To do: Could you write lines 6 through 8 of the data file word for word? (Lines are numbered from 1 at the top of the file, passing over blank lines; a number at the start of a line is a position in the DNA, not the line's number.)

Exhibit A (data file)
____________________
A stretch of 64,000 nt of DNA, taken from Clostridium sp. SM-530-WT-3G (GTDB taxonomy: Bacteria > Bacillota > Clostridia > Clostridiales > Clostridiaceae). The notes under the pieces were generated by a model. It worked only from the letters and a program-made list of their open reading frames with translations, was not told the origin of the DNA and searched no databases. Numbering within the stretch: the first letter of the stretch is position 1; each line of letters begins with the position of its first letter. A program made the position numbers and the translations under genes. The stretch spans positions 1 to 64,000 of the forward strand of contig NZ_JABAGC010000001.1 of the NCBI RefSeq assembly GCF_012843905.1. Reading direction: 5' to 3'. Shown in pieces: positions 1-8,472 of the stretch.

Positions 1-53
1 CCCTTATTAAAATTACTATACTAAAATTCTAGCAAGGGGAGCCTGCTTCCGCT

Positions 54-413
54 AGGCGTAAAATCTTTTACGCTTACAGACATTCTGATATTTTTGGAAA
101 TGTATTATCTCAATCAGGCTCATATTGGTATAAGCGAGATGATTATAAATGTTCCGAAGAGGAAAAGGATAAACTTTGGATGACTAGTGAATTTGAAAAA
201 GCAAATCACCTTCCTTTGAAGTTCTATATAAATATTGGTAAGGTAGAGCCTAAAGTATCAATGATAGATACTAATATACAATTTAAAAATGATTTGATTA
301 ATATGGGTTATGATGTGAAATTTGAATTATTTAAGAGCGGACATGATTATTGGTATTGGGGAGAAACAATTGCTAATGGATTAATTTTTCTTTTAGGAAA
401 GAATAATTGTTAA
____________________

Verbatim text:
101 TGTATTATCTCAATCAGGCTCATATTGGTATAAGCGAGATGATTATAAATGTTCCGAAGAGGAAAAGGATAAACTTTGGATGACTAGTGAATTTGAAAAA
201 GCAAATCACCTTCCTTTGAAGTTCTATATAAATATTGGTAAGGTAGAGCCTAAAGTATCAATGATAGATACTAATATACAATTTAAAAATGATTTGATTA
301 ATATGGGTTATGATGTGAAATTTGAATTATTTAAGAGCGGACATGATTATTGGTATTGGGGAGAAACAATTGCTAATGGATTAATTTTTCTTTTAGGAAA